HVAC/salt air extraction

Discussion in 'OnBoard Electronics & Controls' started by James Wellington, Dec 20, 2021.

  1. James Wellington
    Joined: Aug 2021
    Posts: 33
    Likes: 5, Points: 8
    Location: Nanaimo, BC.

    James Wellington Junior Member

    In all these boating forums, there have been various issues on interior air treatment discussed, but I had never seen one on whether modern hvac systems, air handlers, etc. actually extract the salt from the sea air that fills the interiors. Salt has many deliterious effects on both materials and humans, of course affecting different people to varying extents. The good news is that recently in another forum this important to some issue has been resolved decisively. Turns out the equipment exists to get your cabin air treated just the way you want it, including not only temperature, and humidity, but also salt ectraction, even to sub micron level. The research done in that forum identified about 4 companies that specialize in it. I could post that here for interested parties.
     
  2. fallguy
    Joined: Dec 2016
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    Location: usa

    fallguy Senior Member

    why not...

    I am struggling with locker dehumidification.
     
  3. bajansailor
    Joined: Oct 2007
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    Location: Barbados

    bajansailor Marine Surveyor

  4. James Wellington
    Joined: Aug 2021
    Posts: 33
    Likes: 5, Points: 8
    Location: Nanaimo, BC.

    James Wellington Junior Member

    Yes, that is one of the four specialist companies I found. They can teat air to sub micon levels. I guess they call them 'air-separation' compenents of the total hvac system. And they adjust according to whatever your needs are. Apparently there is a big difference for the electronics, etc on boatd, not to mention the comfort of the humans.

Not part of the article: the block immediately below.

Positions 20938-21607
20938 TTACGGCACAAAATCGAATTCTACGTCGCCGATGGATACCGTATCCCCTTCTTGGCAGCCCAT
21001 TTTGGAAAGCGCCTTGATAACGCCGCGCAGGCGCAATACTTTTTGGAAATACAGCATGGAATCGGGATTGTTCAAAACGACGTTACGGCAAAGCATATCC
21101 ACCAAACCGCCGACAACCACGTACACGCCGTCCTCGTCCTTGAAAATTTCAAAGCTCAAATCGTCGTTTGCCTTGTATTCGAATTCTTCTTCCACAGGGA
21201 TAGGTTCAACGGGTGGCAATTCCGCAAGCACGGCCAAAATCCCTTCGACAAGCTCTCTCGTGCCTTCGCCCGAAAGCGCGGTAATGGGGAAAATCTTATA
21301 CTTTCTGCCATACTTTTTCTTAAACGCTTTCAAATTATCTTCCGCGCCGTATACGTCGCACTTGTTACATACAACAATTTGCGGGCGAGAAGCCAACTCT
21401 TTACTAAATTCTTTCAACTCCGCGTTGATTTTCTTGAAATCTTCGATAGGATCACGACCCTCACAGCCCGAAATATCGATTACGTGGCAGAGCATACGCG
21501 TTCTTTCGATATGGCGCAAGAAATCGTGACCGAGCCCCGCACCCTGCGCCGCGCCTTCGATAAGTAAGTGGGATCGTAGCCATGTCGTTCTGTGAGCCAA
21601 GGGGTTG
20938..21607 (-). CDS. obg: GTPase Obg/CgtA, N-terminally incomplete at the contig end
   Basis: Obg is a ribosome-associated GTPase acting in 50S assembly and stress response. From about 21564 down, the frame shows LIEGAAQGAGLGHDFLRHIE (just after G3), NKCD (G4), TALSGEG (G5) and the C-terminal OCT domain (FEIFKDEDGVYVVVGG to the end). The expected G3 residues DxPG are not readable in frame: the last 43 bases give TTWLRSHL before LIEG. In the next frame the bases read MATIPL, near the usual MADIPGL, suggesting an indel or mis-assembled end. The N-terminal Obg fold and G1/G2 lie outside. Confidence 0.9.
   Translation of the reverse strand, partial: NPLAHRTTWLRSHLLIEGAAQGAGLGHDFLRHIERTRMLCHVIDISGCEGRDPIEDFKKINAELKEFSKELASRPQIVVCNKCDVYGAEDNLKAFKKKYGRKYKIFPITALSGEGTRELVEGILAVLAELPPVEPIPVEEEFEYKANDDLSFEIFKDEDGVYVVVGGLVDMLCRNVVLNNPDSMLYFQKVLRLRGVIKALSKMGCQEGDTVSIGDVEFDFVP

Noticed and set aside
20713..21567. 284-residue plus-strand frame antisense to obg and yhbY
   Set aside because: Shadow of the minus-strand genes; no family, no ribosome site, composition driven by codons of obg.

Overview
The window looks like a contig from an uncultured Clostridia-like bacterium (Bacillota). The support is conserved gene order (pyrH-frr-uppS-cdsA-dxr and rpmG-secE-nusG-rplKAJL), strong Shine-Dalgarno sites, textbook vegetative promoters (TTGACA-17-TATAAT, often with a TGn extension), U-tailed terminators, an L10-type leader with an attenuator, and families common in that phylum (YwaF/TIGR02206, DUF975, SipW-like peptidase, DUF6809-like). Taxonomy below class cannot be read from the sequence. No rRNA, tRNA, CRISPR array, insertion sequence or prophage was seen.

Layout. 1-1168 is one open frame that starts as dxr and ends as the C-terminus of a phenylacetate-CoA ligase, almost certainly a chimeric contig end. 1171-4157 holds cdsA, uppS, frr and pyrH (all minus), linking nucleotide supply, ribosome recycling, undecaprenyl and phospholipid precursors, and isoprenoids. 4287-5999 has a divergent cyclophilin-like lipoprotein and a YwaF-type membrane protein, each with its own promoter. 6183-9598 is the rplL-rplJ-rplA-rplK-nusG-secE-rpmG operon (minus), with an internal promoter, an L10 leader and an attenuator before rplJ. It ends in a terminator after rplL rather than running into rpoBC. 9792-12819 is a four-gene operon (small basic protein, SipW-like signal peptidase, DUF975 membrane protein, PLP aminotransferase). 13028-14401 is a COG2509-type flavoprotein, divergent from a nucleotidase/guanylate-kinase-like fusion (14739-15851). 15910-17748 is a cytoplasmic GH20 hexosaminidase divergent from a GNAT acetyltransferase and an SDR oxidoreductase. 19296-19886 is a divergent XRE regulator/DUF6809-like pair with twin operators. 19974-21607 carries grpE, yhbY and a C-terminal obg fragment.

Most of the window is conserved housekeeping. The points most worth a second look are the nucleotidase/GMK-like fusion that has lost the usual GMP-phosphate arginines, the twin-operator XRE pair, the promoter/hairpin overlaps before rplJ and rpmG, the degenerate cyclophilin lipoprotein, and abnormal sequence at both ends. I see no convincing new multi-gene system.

5. James Wellington
    Joined: Aug 2021
    Posts: 33
    Likes: 5, Points: 8
    Location: Nanaimo, BC.

    James Wellington Junior Member

    Fallguy, exactly, its a big problem. Not only the matter of ventilation, but also that of whatever ventilated air is being pushed around, is still humid and full of salt. Modern hvac sustems as discussed above, and supplied by companies like the one just cited, take care of that.
     
  6. James Wellington
    Joined: Aug 2021
    Posts: 33
    Likes: 5, Points: 8
    Location: Nanaimo, BC.

    James Wellington Junior Member

    More research: "Size of sea salt aerosols ranges widely from ~0.05 to 10 μm in diameter, with most of masses concentrated in super-micron range (coarse mode), and highest number concentration in sub-micron range. Correspondingly, sea salt aerosols have a wide range of atmospheric lifetimes. As the sea salt aerosols are hygroscopic, their particle sizes may vary with humidity by up to a factor of 2. Sea salt aerosols influence the sulfate aerosol formation in different ways due to the different sizes. Very small sea salt aerosols, which are below the critical diameter for droplet activation at low supersaturations, can serve as nuclei for the growth of sulfate particles, while larger sea salt particles serve as a sink for gaseous hydrogen sulfate (H2SO4) molecules, reducing the amount of sulfate available for the formation of accumulation mode particles.[3]"

    No problem, they can get it all.
     
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  7. James Wellington
    Joined: Aug 2021
    Posts: 33
    Likes: 5, Points: 8
    Location: Nanaimo, BC.

    James Wellington Junior Member

    In addition to the corrosivness of salty/humid air on materials, there are also various adverse effects on certain peoples bodies, it makes some people feel slimy, affects hair, a major contributor of the ill-temperament of some of our admirals. Here is a citation for that too: "Salt can create some volume and remove oil, but on the flip side, it can be very harmful,” says Mia Emilio, senior stylist at Devachan Salon. “We have to think about the adverse effects of our styling agents ... You have to decide if achieving volume is worth the price of dry, dull, and matted hair.”
    Turns out whether you’re spritzing a salt spray or taking an actual dip in the ocean, salt works the same way: It pulls oils and natural moisture out. But if too much moisture is lost, the result is parched, brittle locks.
    "In its worst form, salt water damage causes the ends of the hair to split, and breakage can begin,” says Elizabeth Cunnane Phillips, trichologist at Philip Kingsley"
     

  8. bajansailor
    Joined: Oct 2007
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    Location: Barbados

    bajansailor Marine Surveyor

    I am sure there would be a huge improvement in air quality and comfort for humans, and it would be very beneficial for anything electronic as well.
    Salt is very corrosive!
     
    James Wellington likes this.
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